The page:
It was the public that changed, not the atheists.

      • Wanna B Sure says:

        Then clearly,” because there’s money in it”, the new atheists are more active due to pressure from the publishers, And all along you and others place blame on authors on the other side. Principles be damned. Let’s hear it for “hypocrisy” and opportunism.
        I think I have also shared in the past that I find little beyond the “feel good, warm fuzzy” subjectivism in today’s current crop of Christian book stores either.

        • Avatar of Jon Lindgren Jon Lindgren says:

          Wanna 9:32 “Priciples be damned.”

          Joel Osteen is a product of today’s tastes and values as it Richard Dawkins. Bart Erhman was the first in his field of critical analysis of the Bible to write a book using layman’s language. It was on New York Times best seller list for seveal weeks. There is these days a lot of interest in looking at the Bible through objective eyes instead of believing eyes.

          At the same time, if it were possible to nail these secular writers to the wall showing they are absolutely wrong, I think the public would be less interested in what they have to say. That hasn’t been done.

          • Wanna B Sure says:

            Yup, just follow the money. Tell’em what they want to hear.

          • Avatar of Jon Lindgren Jon Lindgren says:

            Wanna 10:24 “Yup, just follow the money. Tell’m what they want to hear.”

            Maybe you and I share an idealism. We both sit here and put forward our views and neither gets paid a darn dime!!! :)

          • Wanna B Sure says:

            You should play an accordion. The definition of an optimist is:–An accordion player looking for someone willing to listen.

          • entech says:

            Tell them what they want to here has a long history in Christianity. The Nicene Creed and so on were based on the voices of the bishops of the time, the bishops gained the ideas and their authority from the groups that could gain and keep the most converts.
            Tell them what they want to hear is what puts bums on seats.

            Bums on seats, a common metaphor in Anglo countries, where bum is a slightly vulgar word for the buttocks. Equivalent I believe to “butt”. The nice people use the euphemism “behind”.

          • Avatar of Jon Lindgren Jon Lindgren says:

            entech 11:10 “Tell what they want to hear is what puts bums on seats.”

            And, $ in the collection plate. If Christianity had never engaged in “tell them what they want to hear” it would have died our centuries ago.

            Then, parts of the faith say, “We never change, we don’t engage in ‘tell them what they want to hear.’” It, too, is what they want to hear.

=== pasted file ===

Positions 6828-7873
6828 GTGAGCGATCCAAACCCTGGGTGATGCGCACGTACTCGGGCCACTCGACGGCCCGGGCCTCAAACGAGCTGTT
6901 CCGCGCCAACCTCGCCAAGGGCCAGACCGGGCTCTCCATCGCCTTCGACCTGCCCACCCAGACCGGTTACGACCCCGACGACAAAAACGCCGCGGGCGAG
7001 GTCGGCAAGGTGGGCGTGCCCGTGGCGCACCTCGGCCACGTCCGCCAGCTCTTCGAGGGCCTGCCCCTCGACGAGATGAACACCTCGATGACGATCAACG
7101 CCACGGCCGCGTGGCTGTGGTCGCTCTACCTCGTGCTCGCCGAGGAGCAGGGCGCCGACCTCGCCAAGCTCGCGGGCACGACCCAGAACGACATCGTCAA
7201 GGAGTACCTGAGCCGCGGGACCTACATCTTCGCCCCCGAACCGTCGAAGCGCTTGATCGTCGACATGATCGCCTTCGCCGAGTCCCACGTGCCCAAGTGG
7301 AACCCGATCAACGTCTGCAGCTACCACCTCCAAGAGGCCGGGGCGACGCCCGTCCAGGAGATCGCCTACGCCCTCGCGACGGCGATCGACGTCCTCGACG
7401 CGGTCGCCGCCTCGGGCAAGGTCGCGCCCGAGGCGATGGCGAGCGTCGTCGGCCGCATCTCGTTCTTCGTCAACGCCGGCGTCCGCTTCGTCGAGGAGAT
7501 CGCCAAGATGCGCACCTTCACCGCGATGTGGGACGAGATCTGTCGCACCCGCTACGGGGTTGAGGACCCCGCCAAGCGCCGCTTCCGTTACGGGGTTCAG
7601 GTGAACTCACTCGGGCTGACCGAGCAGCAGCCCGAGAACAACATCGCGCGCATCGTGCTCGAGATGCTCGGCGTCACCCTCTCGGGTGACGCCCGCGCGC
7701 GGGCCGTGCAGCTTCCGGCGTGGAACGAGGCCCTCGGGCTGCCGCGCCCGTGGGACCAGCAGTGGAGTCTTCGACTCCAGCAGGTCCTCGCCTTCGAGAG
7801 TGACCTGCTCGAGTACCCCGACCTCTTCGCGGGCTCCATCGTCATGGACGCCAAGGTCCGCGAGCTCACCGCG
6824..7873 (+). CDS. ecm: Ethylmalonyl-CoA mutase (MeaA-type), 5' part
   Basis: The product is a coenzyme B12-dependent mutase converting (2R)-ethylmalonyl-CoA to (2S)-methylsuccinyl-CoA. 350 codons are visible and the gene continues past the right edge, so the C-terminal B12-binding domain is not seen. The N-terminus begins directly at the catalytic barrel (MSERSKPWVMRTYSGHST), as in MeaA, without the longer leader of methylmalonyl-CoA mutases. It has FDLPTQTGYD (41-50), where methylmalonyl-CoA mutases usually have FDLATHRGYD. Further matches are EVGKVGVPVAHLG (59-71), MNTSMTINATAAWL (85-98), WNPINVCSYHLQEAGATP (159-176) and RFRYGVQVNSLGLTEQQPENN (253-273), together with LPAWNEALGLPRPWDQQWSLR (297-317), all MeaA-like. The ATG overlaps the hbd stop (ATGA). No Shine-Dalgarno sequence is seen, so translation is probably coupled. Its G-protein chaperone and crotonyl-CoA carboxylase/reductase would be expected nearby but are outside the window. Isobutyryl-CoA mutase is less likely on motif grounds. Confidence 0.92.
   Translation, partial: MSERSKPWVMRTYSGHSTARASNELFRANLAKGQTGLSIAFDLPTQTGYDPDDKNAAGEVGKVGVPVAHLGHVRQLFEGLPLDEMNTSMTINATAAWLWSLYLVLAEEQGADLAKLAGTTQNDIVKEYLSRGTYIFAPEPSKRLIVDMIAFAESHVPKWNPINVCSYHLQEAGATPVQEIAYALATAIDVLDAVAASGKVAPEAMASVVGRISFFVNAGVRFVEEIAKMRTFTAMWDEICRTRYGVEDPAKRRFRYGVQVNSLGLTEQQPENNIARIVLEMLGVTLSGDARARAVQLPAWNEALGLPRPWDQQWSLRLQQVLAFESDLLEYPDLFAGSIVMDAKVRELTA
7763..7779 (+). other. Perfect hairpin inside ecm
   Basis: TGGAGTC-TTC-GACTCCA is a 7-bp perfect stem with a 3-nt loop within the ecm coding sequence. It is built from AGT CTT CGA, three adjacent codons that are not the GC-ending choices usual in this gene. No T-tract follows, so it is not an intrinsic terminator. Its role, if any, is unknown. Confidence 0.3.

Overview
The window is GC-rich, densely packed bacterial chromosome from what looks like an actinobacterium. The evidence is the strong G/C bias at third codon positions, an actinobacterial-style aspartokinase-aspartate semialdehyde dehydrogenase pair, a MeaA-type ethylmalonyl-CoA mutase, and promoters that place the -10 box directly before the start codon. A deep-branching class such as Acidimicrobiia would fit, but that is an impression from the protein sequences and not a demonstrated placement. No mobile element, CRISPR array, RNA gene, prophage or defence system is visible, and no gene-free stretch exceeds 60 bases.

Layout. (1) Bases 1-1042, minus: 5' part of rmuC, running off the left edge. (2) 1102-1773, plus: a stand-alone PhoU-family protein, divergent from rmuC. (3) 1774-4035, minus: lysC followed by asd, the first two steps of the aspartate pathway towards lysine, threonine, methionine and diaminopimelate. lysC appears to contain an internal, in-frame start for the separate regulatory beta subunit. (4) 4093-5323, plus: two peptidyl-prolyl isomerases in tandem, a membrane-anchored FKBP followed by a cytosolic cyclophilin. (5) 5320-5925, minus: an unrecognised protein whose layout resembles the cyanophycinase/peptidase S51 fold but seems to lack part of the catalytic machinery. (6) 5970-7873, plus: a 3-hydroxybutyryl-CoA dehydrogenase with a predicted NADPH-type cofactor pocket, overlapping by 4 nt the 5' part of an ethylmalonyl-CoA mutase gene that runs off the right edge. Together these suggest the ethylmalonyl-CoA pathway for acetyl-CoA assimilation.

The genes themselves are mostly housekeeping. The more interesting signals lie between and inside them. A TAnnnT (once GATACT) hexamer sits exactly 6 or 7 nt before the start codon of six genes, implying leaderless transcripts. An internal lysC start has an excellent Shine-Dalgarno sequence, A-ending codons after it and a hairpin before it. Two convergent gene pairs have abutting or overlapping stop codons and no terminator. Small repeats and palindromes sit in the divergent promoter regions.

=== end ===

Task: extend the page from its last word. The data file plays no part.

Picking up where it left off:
• Wanna B Sure says:

            There’s a lot of ‘bums” that get elected to political office by using the same “tell’em what they want to hear”. Then they write books about it later.

          • Wanna B Sure says:

            As far as the creeds go, there were those who didn’t agree, or want to hear that to this very day. There are those anti-triunity groups that reject the creeds. Both within and without belief traditions. Starting with Arius, (not a bishop). It probably would have been more popular not to have a Trinitarian formula in the creeds, but then there would there would be no need for the creeds in the first place, and Universalism would have ruled the day.

          • Wanna B Sure says:

            Jon @ 11:36- The popular trend today is to approve just about anything. That really packs them in, and the collection plates from what I hear.

          • entech says:

            “probably more popular”,? if it had been more popular it would have survived. Marcionite ideas were “almost as popular” but did not survive.

            You were preaching and converting in a society that was basically polytheistic, the one God undivided and unique was a bit lonely in a polytheistic world, three was much more acceptable.

          • Wanna B Sure says:

            @ 12:12 reveals a poor understanding of the tri-unity. Not unusual then, or now.

          • entech says:

            Nothing to understand. Not enough evidence either way, obvious answer, doubt.

          • Wanna B Sure says:

            “doubt” yes there is that for you. I doubt you will change. Moving on now.

  5. noblindersonme says:

    Interesting comments on Concordia . Why do they have so many ‘non-beleivers’ on campus ? Why would so many like that go to college there? etc. I have a close realtionship to Concordia . Maybe it just simply says a lot about the wonderful true Christian faith that does exist there!
    Another good question would be is how open other ‘Christian colleges’ like Falwell’s Liberty college etc , are in this matter. Are they as open as Concordia ? Politics seems to trump other stuff at so many Christian institutions, Concordia does NOT seems so restricted.

Leave a Reply

Your email address will not be published. Required fields are marked *

*

You may use these HTML tags and attributes: <a href="" title=""> <abbr title=""> <acronym title=""> <b> <blockquote cite=""> <cite> <code> <del datetime=""> <em> <i> <q cite=""> <strike> <strong>